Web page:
Meet Dead Space 2's necromorphs

These set-pieces are being dubbed “epic moments” by Visceral, and every chapter of the story will be punctuated by at least one. If you’re not getting sucked out of a window and chopped in half, you’ll be fighting huge bosses from the inside (see also: Lost Planet 2), and standing on top of a high-speed train, fending off waves of necrotised human flesh. On one hand, it’s a compromise in terms of pure, oppressive terror. On the other, it gives you a chance to add the occasional “whoo-hoo” to your well-rehearsed repertoire of “uh-oh” and “shitshitshit.”

One of the design elements that made Dead Space such an immersive experience was the genuine lack of a HUD. It’s something of a developer cliche to claim that you’re “minimising the HUD,” but Dead Space did it with genuine style, working every last bit of information into the objects and technology of the game. Video logs, communication with your surviving team members, and operating your inventory was all done through in-world holograms. The action doesn’t pause for you to sort out your ammo, and nowhere was designated a safe place. That’s all still in place – all the important information is still tucked discreetly away.

The anti-gravity moments from the first game have changed too. In the first game, you barnacled yourself to a wall, and pushed in a direction, using your unguided flight path to spin around and shoot necromorphs who were travelling in similar straight lines. Since then Isaac has picked up a jet pack with a set of jet boots. It’s not going to turn the game into a Dark Void Rocketman affair, but it does give you enough power to guide yourself through zero-G bits.

This means Isaac’s travels around the Sprawl are a more open affair than the optionless tram system that ruled your progress through the slightly-too-similar areas of the Ishimura. That’s the greatest source of improvement in Dead Space 2’s new setting: variety. A just-begun thriving city offers locations far more interesting than a bridge, shuttle bay, and crew quarters. And its location – the Rings of Saturn, for Christ sakes! – makes for an infinitely wider array of settings.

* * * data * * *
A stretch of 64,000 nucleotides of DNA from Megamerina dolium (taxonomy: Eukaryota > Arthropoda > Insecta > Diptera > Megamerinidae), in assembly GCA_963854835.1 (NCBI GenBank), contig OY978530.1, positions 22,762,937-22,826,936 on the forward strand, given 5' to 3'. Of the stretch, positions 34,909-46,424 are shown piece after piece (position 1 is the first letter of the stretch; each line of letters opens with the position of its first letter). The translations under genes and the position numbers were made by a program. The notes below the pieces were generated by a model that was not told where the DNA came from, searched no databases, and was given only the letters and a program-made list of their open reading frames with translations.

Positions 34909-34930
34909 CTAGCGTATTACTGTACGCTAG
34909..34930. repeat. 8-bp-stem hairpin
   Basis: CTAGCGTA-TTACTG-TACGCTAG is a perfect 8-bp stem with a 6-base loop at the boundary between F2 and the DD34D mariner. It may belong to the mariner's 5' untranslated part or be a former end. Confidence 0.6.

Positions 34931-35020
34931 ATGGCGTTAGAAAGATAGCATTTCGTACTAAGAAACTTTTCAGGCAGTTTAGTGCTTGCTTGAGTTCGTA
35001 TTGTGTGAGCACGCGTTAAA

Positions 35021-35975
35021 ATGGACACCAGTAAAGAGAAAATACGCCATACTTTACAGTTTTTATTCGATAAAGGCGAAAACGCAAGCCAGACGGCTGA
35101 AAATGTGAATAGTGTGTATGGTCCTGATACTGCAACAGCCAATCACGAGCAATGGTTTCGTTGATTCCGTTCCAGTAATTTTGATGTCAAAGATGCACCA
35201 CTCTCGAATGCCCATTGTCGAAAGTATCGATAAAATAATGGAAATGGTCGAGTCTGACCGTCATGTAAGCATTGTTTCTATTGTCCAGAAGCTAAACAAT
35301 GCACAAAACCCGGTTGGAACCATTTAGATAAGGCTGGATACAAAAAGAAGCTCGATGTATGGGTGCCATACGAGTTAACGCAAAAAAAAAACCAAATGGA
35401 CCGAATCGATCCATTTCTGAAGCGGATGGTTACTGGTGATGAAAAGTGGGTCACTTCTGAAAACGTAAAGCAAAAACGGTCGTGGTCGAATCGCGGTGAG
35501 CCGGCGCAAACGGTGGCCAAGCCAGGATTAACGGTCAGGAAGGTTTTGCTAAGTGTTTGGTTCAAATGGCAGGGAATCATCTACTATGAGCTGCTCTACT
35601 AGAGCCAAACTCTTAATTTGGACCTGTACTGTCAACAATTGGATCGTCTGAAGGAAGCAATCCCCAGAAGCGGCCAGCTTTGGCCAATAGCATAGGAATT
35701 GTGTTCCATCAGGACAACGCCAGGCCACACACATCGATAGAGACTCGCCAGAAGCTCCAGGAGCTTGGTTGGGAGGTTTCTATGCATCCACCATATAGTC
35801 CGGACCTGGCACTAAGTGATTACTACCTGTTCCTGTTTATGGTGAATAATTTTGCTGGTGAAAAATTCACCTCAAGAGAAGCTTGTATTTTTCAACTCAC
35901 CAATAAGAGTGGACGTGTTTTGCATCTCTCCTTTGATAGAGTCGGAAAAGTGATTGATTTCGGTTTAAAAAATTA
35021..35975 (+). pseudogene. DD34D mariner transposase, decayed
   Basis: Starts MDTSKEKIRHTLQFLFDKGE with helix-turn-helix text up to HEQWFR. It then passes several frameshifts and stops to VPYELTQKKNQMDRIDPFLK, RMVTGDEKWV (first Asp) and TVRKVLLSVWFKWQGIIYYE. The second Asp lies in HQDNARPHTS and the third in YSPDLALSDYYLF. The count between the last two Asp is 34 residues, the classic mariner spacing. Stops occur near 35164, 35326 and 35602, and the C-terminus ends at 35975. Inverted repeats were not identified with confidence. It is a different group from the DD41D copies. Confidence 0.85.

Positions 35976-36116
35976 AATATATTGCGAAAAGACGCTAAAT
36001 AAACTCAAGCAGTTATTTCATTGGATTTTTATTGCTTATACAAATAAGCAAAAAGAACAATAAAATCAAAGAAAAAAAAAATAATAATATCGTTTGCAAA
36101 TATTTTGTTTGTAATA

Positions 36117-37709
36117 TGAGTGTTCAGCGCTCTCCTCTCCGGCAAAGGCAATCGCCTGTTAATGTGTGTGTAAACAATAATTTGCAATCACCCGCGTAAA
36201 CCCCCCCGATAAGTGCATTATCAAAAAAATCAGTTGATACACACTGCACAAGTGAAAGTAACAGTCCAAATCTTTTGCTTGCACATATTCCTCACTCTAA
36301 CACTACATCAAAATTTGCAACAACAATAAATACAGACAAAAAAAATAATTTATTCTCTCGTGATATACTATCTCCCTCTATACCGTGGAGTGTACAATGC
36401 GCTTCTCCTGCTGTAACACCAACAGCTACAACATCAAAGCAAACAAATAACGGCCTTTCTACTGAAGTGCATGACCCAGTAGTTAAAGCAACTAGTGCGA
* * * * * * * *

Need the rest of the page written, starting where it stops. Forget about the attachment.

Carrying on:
Spacewalking across walkways is pretty much to be expected, but fixing up a solar array on the surface of a planet that’s been cracked open with lasers, and mined for resources? That sounds like whole new league. The defining mood of the first game was isolation – haunting space loneliness. You had contact with the two surviving crewmates from the Kellion, but mainly it was video logs from the dead, and a positively frosty welcome from their corpses. The sequel has Isaac being more human by dealing with people – we’re early enough in the viral cycle to have pockets of desperate survivors on the Sprawl.

Guiding squads of survivors around would be a radical change of tone, and Visceral Games are cautious about suggesting this is a new direction. Dead Space 2, they say, will primarily be about Issac Clarke fighting the alien living dead by himself. But dealing with real people might give the game an extra dimension, and it certainly gives Clarke a reason to take his helmet off more often. The constant looming threat of the first game is now tempered with regular moments of what street urchins might call “kickassery” – tension-breaking moments in which you’re empowered with the ability to blow all shades of shit right up.

What Visceral are doing with Dead Space 2 appears to be taking it in a more cinematic direction, with new ways for the necromorphs to pervert the human form and unsettle the player, and more balancing moments to throw the points of tension into relief. We’re looking forward to seeing how a world with more survivors and locations works out. It’s got the potential to ruin the mood of the franchise, for sure, but it could also blow the game open into exciting new territories.

Feb 23, 2010